At March 1979 the number of in-patients waiting over one year was 185,195. Provisional figures show that by December 1991 the number had fallen to 108,982, a reduction of 41 per cent.
Those figures are welcome, as is the 60 per cent. reduction in the northern region of those having to wait more than two years. Is not the essential difference between Government policies and those of the Opposition that the Government's prime concern lies with patients' interests, while Opposition Members' prime concern is to keep happy the unions that pay and sponsor them?
I fear that on health, as on other issues, that is all too true. I think that the House will unite in applauding the fall in long waits. Our congratulations should go out from the House to the national health service for what it is achieving.
Like the hon. Member for Livingston (Mr. Cook), the hon. Lady leads for the Labour party in a weak suit. It is not just long waits that are falling. As she probably knows, half of all patients are treated as emergency cases, half come from waiting lists. When the Labour party was in power, half of the remaining half—the other 25 per cent.—were admitted in, on average, eight weeks. We have reduced that period to five weeks, which means that millions of patients now wait for shorter periods than they did under a Labour Government.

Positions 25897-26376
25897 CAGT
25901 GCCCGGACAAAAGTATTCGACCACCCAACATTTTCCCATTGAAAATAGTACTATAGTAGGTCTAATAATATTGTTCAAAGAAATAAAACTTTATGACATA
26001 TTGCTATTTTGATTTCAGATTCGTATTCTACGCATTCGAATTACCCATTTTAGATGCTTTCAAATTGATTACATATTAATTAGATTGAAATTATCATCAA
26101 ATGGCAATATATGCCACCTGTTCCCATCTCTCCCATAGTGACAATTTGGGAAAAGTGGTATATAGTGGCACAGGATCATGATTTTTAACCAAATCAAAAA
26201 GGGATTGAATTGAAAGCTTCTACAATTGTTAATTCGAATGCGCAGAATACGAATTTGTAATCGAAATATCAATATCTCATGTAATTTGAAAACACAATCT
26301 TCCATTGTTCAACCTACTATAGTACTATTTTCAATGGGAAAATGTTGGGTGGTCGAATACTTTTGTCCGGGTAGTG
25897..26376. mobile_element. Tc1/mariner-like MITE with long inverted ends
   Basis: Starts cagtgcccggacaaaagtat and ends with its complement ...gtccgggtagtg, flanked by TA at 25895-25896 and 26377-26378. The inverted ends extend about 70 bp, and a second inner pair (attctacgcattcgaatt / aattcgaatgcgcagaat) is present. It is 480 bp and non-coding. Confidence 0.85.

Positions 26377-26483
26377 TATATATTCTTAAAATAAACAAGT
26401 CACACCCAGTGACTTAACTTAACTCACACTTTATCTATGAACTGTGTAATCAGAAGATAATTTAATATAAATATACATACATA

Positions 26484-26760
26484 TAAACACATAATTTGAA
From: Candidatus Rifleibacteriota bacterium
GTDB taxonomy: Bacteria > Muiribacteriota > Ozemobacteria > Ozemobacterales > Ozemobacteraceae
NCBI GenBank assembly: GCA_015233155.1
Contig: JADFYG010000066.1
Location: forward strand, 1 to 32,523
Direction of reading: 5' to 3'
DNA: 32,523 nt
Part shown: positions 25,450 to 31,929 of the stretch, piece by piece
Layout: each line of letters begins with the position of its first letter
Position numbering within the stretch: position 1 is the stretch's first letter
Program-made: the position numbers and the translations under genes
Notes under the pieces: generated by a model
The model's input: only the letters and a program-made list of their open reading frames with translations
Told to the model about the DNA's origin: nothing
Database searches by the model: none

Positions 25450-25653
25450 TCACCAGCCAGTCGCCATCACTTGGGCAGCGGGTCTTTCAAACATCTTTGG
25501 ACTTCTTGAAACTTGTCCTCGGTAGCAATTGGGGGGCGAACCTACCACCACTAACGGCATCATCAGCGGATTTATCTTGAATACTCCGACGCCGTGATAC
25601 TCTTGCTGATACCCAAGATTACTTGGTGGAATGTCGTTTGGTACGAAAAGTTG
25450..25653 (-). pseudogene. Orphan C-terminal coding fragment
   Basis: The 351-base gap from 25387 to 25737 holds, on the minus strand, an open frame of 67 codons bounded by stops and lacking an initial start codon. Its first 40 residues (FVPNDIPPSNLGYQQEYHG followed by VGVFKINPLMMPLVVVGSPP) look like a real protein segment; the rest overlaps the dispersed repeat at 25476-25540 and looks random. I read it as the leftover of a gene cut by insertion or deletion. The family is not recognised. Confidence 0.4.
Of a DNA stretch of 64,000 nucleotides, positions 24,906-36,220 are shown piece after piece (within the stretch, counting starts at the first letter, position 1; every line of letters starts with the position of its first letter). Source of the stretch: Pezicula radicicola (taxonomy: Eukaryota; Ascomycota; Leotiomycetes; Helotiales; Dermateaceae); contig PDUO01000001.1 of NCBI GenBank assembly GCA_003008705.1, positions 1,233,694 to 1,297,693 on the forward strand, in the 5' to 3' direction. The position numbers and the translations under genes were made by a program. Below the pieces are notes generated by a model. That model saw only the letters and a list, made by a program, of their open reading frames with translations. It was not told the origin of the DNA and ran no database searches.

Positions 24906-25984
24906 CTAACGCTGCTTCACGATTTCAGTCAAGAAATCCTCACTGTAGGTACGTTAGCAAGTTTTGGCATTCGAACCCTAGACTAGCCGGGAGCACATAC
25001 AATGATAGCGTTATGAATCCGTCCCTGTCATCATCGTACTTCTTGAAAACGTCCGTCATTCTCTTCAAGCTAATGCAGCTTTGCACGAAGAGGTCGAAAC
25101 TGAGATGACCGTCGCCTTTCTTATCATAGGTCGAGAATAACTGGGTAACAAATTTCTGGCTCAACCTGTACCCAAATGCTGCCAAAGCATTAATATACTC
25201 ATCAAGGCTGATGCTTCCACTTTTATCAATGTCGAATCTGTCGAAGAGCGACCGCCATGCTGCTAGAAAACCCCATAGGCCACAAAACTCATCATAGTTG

We are told by The Observer that the hon. Member for Livingston is now running as part of a comic team with the hon. Member for Kingston upon Hull, East (Mr. Prescott)—a wonderful pantomime horse—in seeking the job of the Leader of the Opposition. If the hon. Member for Livingston ever got into power, no doubt we would return to the longer waits that we experienced under the Labour Government.